But if the internet is an ocean — and in many ways it is — a VPN is your first line of defense against the bad guys, sealing off your data from grifters and safeguarding your privacy from the snoopers who think providing you with an internet connection is the same thing as having the right to monitor it.
Will a VPN protect me from viruses and malware?
Some VPNs have built-in malware blockers, but a VPN’s primary function is to encrypt and protect your data. The best protection from malware is plain old antivirus software.
Will a VPN slow my internet connection down?
To a degree. When you run your connection through a VPN, you will notice a drop in speed. But unless you’re doing heavy downloading or you have a very slow connection, it shouldn’t affect your day-to-day online activity too much.
Can a VPN keep me safe from cybercriminals?
Yes. VPNs route your internet traffic through safe servers via impenetrable tunnels, and they also encrypt your data. That means that even if a hacker got their mitts on your data, they wouldn’t be able to do anything with it.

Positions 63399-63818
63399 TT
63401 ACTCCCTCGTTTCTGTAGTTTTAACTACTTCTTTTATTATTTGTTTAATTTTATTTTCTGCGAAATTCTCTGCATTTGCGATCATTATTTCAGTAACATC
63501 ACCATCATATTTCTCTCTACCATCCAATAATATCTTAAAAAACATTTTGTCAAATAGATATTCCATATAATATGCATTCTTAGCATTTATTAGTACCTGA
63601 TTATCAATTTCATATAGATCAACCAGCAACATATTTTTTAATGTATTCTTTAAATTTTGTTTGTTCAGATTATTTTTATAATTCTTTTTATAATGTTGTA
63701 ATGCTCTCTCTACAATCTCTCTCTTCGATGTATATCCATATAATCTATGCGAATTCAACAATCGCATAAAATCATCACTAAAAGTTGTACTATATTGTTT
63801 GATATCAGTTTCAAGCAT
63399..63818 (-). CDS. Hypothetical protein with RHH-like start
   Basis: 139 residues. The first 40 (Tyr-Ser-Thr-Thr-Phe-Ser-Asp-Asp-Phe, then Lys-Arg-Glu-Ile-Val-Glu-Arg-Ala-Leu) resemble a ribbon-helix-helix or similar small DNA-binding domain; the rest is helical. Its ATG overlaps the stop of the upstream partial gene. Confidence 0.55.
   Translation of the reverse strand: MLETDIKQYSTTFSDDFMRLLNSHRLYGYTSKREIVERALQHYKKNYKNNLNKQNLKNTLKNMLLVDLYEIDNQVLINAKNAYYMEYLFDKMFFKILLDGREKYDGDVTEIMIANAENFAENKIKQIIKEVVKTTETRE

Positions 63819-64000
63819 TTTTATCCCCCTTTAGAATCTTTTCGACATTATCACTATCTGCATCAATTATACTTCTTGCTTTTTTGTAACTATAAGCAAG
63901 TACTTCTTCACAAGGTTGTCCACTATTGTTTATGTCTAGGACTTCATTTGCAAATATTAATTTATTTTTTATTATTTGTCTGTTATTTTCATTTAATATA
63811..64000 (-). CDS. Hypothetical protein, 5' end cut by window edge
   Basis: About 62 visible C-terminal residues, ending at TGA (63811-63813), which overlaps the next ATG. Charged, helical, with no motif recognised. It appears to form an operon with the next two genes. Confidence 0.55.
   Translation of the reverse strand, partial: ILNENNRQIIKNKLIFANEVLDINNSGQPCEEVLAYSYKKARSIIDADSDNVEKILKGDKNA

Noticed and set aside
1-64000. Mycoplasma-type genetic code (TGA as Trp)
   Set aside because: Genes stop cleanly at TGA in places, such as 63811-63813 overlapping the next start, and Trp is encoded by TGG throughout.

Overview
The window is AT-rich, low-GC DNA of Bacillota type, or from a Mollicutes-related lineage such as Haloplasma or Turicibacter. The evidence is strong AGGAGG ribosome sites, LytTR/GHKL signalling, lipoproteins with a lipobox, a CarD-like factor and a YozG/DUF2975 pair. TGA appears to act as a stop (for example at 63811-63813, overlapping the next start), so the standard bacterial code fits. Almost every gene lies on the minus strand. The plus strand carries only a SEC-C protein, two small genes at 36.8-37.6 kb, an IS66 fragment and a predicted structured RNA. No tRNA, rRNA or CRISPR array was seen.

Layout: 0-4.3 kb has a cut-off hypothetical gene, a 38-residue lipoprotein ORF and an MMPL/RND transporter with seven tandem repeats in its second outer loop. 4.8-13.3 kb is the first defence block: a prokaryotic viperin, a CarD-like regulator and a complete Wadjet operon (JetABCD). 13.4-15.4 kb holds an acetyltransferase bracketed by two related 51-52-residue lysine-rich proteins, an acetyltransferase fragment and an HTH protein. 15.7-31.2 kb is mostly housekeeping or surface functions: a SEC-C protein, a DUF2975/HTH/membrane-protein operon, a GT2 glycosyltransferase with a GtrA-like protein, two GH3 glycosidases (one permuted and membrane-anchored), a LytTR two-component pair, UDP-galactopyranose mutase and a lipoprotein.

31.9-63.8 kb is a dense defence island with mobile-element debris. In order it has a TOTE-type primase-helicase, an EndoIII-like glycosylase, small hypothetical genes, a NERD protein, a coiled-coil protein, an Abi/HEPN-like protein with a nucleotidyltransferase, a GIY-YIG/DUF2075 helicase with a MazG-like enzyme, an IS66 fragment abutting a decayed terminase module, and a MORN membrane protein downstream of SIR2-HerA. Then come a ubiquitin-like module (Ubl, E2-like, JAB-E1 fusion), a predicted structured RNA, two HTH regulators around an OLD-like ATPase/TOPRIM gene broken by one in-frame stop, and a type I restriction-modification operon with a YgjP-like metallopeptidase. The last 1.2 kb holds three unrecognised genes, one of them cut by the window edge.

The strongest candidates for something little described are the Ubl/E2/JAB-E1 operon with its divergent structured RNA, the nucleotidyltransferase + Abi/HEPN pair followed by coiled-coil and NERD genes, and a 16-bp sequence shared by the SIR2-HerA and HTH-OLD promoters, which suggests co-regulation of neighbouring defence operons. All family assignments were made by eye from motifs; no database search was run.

How can a VPN protect me against phishing attacks?
Unfortunately, it can’t. Being vigilant against email and SMS fraudsters is on you and Gmail.
Can criminals break through VPNs?
Technically, yes. Give a thief a big enough computer and enough time and money (we’re talking millions of dollars), and they’d probably be able to bust through your tunnel. But the odds of that happening are minuscule, so rest easy.
Aireye. (2021). The SSID Stripping Vulnerability: When You Don’t See What You Get. aireye.tech/2021/09/13/the-ssid-stripping-vulnerability-when-you-dont-see-what-you-get/
The Verge. (2014). Microsoft teaches Cortana to speak Klingon. theverge.com/2014/10/3/6900339/microsoft-teaches-cortana-to-speak-klingon
FTC. (2021). A Look At What ISPs Know About You: Examining the Privacy Practices of Six Major Internet Service Providers. ftc.gov/system/files/documents/reports/look-what-isps-know-about-you-examining-privacy-practices-six-major-internet-service-providers/p195402_isp_6b_staff_report.pdf
Deloitte. (2021). 2021 Connectivity and Mobile Trends Survey . deloitte.com/us/en/insights/industry/telecommunications/connectivity-mobile-trends-survey.html
SafeHome. (2022). Everything You Need to Know About the 14 Eyes.